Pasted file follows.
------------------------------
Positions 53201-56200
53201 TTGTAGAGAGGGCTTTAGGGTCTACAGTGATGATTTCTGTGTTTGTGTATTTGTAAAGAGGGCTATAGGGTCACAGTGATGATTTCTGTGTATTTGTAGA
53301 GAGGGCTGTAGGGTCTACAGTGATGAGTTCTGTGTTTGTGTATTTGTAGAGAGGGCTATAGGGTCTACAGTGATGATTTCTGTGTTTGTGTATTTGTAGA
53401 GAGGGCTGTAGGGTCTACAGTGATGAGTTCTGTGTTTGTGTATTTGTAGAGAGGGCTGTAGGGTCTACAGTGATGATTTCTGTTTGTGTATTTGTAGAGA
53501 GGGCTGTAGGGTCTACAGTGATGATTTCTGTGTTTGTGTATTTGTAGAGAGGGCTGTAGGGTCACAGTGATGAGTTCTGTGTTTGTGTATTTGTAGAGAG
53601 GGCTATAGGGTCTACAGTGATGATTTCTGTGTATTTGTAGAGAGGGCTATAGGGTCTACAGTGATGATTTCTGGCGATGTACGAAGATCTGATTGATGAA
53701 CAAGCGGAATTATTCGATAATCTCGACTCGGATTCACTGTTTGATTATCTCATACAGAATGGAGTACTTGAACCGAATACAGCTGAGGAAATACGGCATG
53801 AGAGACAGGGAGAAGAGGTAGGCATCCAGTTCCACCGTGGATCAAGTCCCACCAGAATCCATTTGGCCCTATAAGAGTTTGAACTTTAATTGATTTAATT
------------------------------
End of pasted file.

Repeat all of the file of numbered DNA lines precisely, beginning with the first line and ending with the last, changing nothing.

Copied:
Positions 53201-56200
53201 TTGTAGAGAGGGCTTTAGGGTCTACAGTGATGATTTCTGTGTTTGTGTATTTGTAAAGAGGGCTATAGGGTCACAGTGATGATTTCTGTGTATTTGTAGA
53301 GAGGGCTGTAGGGTCTACAGTGATGAGTTCTGTGTTTGTGTATTTGTAGAGAGGGCTATAGGGTCTACAGTGATGATTTCTGTGTTTGTGTATTTGTAGA
53401 GAGGGCTGTAGGGTCTACAGTGATGAGTTCTGTGTTTGTGTATTTGTAGAGAGGGCTGTAGGGTCTACAGTGATGATTTCTGTTTGTGTATTTGTAGAGA
53501 GGGCTGTAGGGTCTACAGTGATGATTTCTGTGTTTGTGTATTTGTAGAGAGGGCTGTAGGGTCACAGTGATGAGTTCTGTGTTTGTGTATTTGTAGAGAG
53601 GGCTATAGGGTCTACAGTGATGATTTCTGTGTATTTGTAGAGAGGGCTATAGGGTCTACAGTGATGATTTCTGGCGATGTACGAAGATCTGATTGATGAA
53701 CAAGCGGAATTATTCGATAATCTCGACTCGGATTCACTGTTTGATTATCTCATACAGAATGGAGTACTTGAACCGAATACAGCTGAGGAAATACGGCATG
53801 AGAGACAGGGAGAAGAGGTAGGCATCCAGTTCCACCGTGGATCAAGTCCCACCAGAATCCATTTGGCCCTATAAGAGTTTGAACTTTAATTGATTTAATT